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The New York Times over the weekend had a story about how the "drought, megafires and heat waves" that have been "descending on the Pacific Northwest as the effects of climate change alter the landscape" have "forced farm owners, fieldworkers and state regulators to navigate newly extreme conditions."

Nobody, the story suggests, has felt the impact of those extreme conditions as much as farm. workers.

According to the Times, "Policymakers in Oregon and Washington have recently established safety regulations to protect workers … The rules, which took effect Aug. 9, require employers to provide access to shade and cool drinking water in farms and other outdoor places when temperatures reach 80 degrees, with additional requirements to offer more breaks and periodic wellness checks when it reaches 90 degrees.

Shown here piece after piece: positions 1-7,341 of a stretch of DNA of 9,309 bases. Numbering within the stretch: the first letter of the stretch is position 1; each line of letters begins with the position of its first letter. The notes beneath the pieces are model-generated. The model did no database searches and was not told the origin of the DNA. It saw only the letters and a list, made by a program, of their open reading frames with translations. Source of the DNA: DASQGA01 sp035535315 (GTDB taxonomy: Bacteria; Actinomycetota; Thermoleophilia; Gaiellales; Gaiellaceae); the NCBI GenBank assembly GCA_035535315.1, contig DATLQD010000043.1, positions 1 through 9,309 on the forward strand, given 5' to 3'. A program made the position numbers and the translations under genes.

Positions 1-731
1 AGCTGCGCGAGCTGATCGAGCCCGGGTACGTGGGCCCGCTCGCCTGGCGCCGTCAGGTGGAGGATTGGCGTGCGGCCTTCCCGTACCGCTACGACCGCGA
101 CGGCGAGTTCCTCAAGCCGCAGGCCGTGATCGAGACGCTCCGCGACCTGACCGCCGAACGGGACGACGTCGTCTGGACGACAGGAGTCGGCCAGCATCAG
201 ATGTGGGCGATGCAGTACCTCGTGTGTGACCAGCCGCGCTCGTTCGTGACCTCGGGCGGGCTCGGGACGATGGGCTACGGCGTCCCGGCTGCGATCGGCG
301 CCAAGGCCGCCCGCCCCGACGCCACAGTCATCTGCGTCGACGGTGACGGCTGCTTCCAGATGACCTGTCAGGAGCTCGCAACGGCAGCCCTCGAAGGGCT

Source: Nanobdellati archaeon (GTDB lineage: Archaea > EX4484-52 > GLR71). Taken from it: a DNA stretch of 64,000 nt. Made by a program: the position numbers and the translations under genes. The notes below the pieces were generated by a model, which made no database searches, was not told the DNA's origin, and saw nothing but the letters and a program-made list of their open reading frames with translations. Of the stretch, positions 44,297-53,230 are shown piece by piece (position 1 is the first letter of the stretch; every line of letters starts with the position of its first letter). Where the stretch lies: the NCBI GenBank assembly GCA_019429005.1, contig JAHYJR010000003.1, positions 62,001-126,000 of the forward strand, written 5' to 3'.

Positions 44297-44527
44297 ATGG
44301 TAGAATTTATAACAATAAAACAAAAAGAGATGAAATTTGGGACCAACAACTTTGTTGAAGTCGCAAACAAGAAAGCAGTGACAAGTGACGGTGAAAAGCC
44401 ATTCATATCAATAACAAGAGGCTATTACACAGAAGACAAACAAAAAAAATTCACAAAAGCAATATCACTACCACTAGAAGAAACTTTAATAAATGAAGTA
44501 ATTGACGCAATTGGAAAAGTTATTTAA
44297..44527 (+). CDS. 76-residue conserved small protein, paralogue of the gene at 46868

"The rules also require employers that provide temporary housing to field workers, like those with H-2A agricultural visas, to keep rooms at 78 degrees or below. Washington State this year created similar emergency rules to manage extreme weather patterns, joining Minnesota and California, which have also imposed heat safety regulations that apply to farms in recent years."

But, the Times suggests, "the response can often feel improvised, and at times inadequate."

You can read the story here.

KC's View:

One of the interesting notes in the story is about how climate change almost inevitably will create a shift in where things are grown - longtime agricultural communities no longer may be viable, and entire industries may have to move.

The implications are almost too many to number.